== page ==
Look for leather or suede with traditional details like broguing (those decorative hole patterns), a wingtip or toe cap, and a welted sole. Higher lace-up styles, lower chukka or dessert boots, or even slip on chelsea styles all work. And once you’ve got ‘em, don’t forget to care for them with proper treatments and polishing to protect your image and investment.
If you can only own one coat, make it a peacoat. The dark-rinse jean of the coat kingdom, it can go anywear and its style works on just about any man in any situation. Tracing its lineage directly back to naval officers who used to cut down their heavy, long Great coats into this shorter, mid-thigh length double-breasted wool coat the peacoat is as manly as they come. Other classic features include large side or chest pockets, a large, flip-up collar, a cross-button lapel, and a throat latch to close out the worst of winds.
You can never go wrong with the peacoat in classic dark navy or black, although you can mix it up with this style in greys, camel, or even brown in solid or patterned fabric. Wool is the traditional choice, although waxed cotton, leather, or rubberized fabrics make appearances along with luxury blends with cashmere and alpaca. Belts, buttons, epaulets and other details can add some individuality too. Me, I like the classic: it’s a wardrobe staple.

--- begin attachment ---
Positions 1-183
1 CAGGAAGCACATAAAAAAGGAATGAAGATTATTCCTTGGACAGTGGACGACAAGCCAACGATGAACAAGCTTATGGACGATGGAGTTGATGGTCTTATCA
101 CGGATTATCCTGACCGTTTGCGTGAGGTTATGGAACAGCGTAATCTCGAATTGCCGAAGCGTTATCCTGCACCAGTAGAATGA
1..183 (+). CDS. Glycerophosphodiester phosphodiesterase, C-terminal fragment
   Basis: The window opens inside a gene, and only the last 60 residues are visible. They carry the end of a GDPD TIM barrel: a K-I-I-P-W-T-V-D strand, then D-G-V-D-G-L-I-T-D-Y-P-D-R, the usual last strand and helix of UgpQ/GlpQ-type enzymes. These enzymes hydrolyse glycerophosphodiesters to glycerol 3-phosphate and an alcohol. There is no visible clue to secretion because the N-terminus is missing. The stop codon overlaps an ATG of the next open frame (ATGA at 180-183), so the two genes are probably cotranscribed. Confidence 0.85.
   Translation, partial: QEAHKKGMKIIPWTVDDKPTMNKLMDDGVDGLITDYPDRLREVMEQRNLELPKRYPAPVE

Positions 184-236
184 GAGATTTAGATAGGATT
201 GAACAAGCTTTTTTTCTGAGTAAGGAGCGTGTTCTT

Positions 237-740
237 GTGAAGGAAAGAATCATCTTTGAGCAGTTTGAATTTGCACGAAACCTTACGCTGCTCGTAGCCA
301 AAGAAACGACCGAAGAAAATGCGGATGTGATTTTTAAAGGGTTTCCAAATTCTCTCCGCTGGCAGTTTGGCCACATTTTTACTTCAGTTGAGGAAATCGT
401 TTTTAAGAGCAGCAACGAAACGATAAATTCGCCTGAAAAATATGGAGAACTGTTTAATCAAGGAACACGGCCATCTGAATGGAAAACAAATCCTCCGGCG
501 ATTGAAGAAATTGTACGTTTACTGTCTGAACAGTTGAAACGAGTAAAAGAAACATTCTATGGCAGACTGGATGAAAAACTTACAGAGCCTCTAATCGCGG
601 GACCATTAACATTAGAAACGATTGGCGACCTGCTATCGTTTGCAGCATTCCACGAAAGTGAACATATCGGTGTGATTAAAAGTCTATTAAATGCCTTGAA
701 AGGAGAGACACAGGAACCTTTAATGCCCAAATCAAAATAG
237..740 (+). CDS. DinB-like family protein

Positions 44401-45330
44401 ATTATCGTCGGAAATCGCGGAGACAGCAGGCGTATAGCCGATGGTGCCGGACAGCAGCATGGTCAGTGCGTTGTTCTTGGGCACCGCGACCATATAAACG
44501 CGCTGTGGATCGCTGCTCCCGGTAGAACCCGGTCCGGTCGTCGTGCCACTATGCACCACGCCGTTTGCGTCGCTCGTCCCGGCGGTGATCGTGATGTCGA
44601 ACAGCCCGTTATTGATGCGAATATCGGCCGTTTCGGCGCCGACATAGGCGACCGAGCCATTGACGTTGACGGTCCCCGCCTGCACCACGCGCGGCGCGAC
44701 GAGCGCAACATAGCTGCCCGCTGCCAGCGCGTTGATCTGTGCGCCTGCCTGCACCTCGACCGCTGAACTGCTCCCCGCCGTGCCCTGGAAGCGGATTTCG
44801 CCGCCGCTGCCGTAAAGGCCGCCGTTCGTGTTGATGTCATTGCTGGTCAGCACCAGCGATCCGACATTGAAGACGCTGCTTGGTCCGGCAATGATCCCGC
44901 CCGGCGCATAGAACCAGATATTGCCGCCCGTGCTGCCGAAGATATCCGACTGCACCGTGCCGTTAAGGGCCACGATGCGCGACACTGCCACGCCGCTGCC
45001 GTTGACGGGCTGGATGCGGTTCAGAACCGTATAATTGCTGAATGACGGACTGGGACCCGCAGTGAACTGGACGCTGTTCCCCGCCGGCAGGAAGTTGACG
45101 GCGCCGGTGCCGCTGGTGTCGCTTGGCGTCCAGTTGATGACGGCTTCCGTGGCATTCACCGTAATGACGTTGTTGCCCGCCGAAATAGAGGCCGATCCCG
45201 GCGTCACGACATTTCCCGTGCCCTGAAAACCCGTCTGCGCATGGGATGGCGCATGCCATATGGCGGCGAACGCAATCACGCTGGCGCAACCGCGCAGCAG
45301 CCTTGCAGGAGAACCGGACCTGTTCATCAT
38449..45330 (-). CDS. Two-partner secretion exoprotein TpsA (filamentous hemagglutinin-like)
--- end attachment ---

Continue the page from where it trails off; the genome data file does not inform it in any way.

The Double-breasted Suit
Yeah, yeah, get over your schoolboy giggling. This term doesn’t refer to, well, breasts, but rather the closure of the jacket: a double-breasted coat crosses over the chest so there are two rows of buttons. While single-breasted (still tittering?) jackets have dominated menswear for the last decade or two, the venerable double-breasted jacket is making a comeback, although without the comical excesses of 20′s gangsters…or 80′s Wall Streeters (is there really a difference?)
If you frequently wear suits as part of your wardrobe, now is a good time to consider adding a double-breasted model to your repertoire: the clean vertical lines can be very slimming and impart an authoritative, almost military formality. But remember, tailoring is extra important here to prevent unsightly pulling on buttons or boxiness that looks like you borrowed your dad’s suit. I’d skip double-breasted sport coats or blazers for now as they tend to look too yacht club or used car salesman; if you’re looking to add double-breasted style to your casual wardrobe, check out something in a cardigan instead. And as always, leave the bottom button undone.
As always, the main thing to remember is don’t be afraid to try a few new things (or, old classics) to keep your wardrobe nicely honed and your threads fly. Feel free to layer pieces together and try mixing patterns and texture both to stay warm and to build sharp outfits. And don’t forget to wear clean underwear and good socks—not that we’re biased or anything.
Have a fashionable winter and catch you in the spring.